“I would like to recommend the Biden administration to seriously consider dispatching a special high-level (as a one-off engagement) envoy to North Korea” to “mediate the crisis situation and to begin dialogue,” Yoon added, suggesting a modification to the current approach of the Biden administration in which Sung Kim serves as both U.S. ambassador to Indonesia and as special envoy for North Korean issues.
While the Biden administration underlined North Korea’s continuing expansion of “illicit nuclear weapons and missile programs” as one of the major challenges facing the Indo-Pacific region and vowed to strengthen “extended deterrence” on North Korea’s provocations, some members of Congress are skeptical about the State Department’s seriousness to prioritize its Indo-Pacific strategy.
“Despite the administration’s rhetoric, the budget requests for the East Asia and Pacific (EAP) Bureau and South and Central Asia (SCA) Bureau rank at the very bottom when … compared to the State Department’s other regional bureaus … In total, these two bureaus covering the Indo Pacific Region account for only 11% of the total foreign assistance budget,” said Republican Rep. Steve Chabot, the ranking member of the House Foreign Affairs Subcommittee on Asia, the Pacific, Central Asia, and Nonproliferation, during a hearing June 7.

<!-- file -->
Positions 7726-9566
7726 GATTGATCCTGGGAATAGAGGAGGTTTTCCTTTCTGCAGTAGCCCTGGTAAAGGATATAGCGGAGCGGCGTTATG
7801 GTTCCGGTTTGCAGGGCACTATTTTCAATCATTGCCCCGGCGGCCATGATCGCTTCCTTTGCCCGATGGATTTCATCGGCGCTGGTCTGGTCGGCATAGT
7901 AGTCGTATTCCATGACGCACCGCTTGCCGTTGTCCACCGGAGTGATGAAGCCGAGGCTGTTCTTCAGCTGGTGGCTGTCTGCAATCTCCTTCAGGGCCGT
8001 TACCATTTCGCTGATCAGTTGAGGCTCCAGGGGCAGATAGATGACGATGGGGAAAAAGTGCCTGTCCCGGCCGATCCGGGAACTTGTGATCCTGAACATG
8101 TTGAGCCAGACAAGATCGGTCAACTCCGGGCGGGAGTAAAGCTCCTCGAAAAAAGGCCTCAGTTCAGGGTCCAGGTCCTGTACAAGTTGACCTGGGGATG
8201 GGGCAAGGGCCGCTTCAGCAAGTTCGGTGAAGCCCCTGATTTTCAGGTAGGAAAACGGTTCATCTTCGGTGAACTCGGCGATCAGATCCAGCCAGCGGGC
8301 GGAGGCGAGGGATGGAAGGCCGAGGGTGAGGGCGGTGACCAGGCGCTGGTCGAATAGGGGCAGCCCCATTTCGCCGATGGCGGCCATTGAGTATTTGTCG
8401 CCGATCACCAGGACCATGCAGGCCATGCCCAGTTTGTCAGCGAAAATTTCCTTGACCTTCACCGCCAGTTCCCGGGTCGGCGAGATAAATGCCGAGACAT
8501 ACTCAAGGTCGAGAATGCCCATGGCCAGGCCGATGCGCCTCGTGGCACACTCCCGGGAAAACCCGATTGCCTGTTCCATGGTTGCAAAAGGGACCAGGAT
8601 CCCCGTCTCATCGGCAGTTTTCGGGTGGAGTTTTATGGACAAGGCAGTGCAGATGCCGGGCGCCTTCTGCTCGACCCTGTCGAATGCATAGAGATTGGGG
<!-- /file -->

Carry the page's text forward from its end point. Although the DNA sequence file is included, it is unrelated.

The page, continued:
“The administration has requested less personnel and less diplomatic program funding for EAP and SCA (Bureaus) combined than it has for the European Bureau alone,” Chabot added.
Others raised concerns that nongovernmental organizations seeking to provide humanitarian aid to North Korea may not be able to under current sanctions, particularly at a time of the COVID-19 outbreak.
“Whatever the regime does next, we can expect the people of North Korea to suffer under harsher conditions, as they’re further cut off from essential food and medicine,” said Democratic Rep. Andy Levin during the hearing last week.
Former U.S. officials and some experts noted that North Korea did not feature as prominently in Biden’s summit meeting with South Korean President Yoon Suk Yeol last month.
“Normally when we see a summit meeting between the U.S. and the South Korean president, particularly a first summit meeting, the featured item always is North Korea,” said Victor Cha, a senior vice president and Korea chair at CSIS who led negotiations with North Korea under former President George W. Bush’s administration.
“President Biden arrived in Korea, and the first place he went was not the DMZ (the Demilitarized Zone separating the two Koreas) or not the intense discussions on North Korea but went to the Samsung plant in Pyeongtaek,” Cha said in a recent CSIS webinar.
Some analysts said the U.S. is running out of options.
“Sanctions so far have not changed the North’s (North Korea’s) policies and aren’t likely to have any greater impact now,” Doug Bandow, a senior fellow at the Cato Institute, told VOA’s Korean Service.
Suzanne DiMaggio, a senior fellow at the Carnegie Endowment for International Peace, said, “Now it appears we’re about to enter a fraught period, and U.S. options are limited at best.”
Bill Gallo and Christy Lee contributed to this report.